Oil prices were erratic near $94 a barrel Friday as investors waited to see if a reworked $700 billion bailout package would pass the U.S. Congress and help stabilize the economy of the world's biggest crude consumer.
A short slide by the U.S. dollar against other major currencies was seen as helping boost oil prices, but expectations that U.S. jobless data to be released later Friday would show growing stress in the labor market kept a ceiling on gains.
By midday in Europe, light, sweet crude for November delivery was up 12 cents to $94.09 a barrel in electronic trading on the New York Mercantile Exchange.
Earlier in the session, the contract fell as low as $92.81 before rising to $94.85 and then slipping again.
Overnight, prices fell $4.56 to settle at $93.97, the lowest level since Sept. 16.
In London, November Brent crude rose 17 cents to $90.13 a barrel on the ICE Futures exchange.
The U.S. House of Representatives was expected to vote later Friday on the bank rescue package after the U.S. Senate overwhelmingly approved it Wednesday. House lawmakers stunned investors Monday by rejecting the bailout plan, although the Senate added $100 billion in tax breaks and other sweeteners in a bid to win over enough dissenting House votes.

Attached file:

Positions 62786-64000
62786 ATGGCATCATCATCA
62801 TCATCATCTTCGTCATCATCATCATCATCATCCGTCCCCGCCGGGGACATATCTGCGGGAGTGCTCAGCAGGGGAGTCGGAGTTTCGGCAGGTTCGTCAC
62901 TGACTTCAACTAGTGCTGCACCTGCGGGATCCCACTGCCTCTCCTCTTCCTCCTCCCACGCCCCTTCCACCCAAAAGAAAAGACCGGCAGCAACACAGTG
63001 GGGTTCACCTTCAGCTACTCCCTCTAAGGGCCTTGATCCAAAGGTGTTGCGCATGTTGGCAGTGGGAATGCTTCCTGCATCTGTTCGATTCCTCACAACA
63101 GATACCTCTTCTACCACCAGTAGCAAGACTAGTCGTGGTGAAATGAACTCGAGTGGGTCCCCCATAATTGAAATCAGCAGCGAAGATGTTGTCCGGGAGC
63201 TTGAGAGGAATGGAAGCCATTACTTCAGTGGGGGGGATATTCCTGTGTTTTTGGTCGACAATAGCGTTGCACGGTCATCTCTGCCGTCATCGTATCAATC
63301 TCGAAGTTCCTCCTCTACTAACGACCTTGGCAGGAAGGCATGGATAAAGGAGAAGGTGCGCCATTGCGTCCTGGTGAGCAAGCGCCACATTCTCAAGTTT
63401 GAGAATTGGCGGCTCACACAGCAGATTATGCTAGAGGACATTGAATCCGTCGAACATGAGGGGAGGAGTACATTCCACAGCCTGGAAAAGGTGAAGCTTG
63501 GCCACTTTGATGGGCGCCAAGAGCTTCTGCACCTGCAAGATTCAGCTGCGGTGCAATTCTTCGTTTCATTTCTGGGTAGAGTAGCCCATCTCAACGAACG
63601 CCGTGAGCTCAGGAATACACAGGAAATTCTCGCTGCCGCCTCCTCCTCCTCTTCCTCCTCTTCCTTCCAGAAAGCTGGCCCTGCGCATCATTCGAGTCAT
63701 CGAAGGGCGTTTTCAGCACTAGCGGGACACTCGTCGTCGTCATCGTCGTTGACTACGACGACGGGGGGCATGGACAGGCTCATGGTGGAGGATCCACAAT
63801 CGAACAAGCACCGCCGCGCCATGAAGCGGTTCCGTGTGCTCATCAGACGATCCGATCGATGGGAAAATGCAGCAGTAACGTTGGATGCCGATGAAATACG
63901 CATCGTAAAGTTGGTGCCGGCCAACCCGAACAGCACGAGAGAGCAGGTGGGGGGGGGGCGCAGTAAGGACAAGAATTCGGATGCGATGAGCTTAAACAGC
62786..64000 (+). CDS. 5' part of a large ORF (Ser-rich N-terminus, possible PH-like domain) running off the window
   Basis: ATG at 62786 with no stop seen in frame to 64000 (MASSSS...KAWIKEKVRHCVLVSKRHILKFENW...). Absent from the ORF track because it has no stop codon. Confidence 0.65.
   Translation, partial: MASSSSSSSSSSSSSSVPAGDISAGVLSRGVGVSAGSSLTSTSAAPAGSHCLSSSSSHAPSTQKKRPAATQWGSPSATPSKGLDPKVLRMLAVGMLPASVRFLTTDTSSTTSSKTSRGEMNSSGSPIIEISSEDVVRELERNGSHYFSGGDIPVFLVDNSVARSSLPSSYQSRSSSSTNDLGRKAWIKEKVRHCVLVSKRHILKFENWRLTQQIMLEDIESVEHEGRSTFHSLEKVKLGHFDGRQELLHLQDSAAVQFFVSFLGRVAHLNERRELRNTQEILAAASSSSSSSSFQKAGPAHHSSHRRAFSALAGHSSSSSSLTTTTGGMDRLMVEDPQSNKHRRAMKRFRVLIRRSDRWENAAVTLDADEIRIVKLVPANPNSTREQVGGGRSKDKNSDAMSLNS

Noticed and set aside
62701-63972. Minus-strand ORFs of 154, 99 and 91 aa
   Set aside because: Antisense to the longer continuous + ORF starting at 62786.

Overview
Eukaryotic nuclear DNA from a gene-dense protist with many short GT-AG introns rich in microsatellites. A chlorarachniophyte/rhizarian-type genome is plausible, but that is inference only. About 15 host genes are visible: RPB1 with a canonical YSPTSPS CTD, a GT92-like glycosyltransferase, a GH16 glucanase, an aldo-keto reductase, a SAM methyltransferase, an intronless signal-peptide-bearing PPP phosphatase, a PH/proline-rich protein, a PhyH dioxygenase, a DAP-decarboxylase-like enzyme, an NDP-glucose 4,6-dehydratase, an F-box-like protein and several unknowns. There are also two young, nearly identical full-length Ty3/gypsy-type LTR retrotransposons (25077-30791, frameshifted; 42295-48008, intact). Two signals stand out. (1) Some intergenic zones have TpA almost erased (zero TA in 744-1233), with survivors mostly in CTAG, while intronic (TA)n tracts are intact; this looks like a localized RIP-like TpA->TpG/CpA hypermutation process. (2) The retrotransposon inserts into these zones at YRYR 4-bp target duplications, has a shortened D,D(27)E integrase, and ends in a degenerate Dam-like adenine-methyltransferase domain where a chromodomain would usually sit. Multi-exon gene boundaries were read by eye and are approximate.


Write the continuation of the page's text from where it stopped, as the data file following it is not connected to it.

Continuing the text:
"Approving the bailout may create a little bounce and alleviate the negative sentiment temporarily," said John Vautrain, an energy analyst with consultancy Purvin & Gertz in Singapore. "The problem is U.S. gasoline demand has been off one heck of a lot."
Statistics from the U.S. Labor Department released Thursday showed more signs of a weakening economy, adding to concerns about falling oil demand.
The Labor Department reported that initial claims for jobless benefits increased by 1,000 to a seasonally adjusted 497,000, significantly above analysts' estimate of 475,000 and a seven-year high.
Also Thursday, the U.S. Commerce Department said factory orders in August plunged by 4 percent compared to July, a much steeper decline than the 2.5 percent drop analysts expected and the biggest setback since a 4.8 percent plunge in October 2006.
"All the indicators have been very negative," Vautrain said. "There's been an economic wallop, and people don't have as much money to spend."
Significant gains over the past days by the dollar against the euro also have helped push down prices, but the greenback lost some ground early Friday.
Investors tend to buy commodities like oil to defend against dollar weakness and a hedge against inflation, but return to the U.S. currency as it strengthens.
The 15-nation euro rose to $1.3873 in Friday trading, while the dollar fell slightly to 105.10 yen.
In other Nymex trading, heating oil futures rose 0.65 cent to $2.716 a gallon, while gasoline prices added 0.7 cent to $2.262 a gallon. Natural gas for November delivery fell 1.1 cents to $7.47 per 1,000 cubic feet.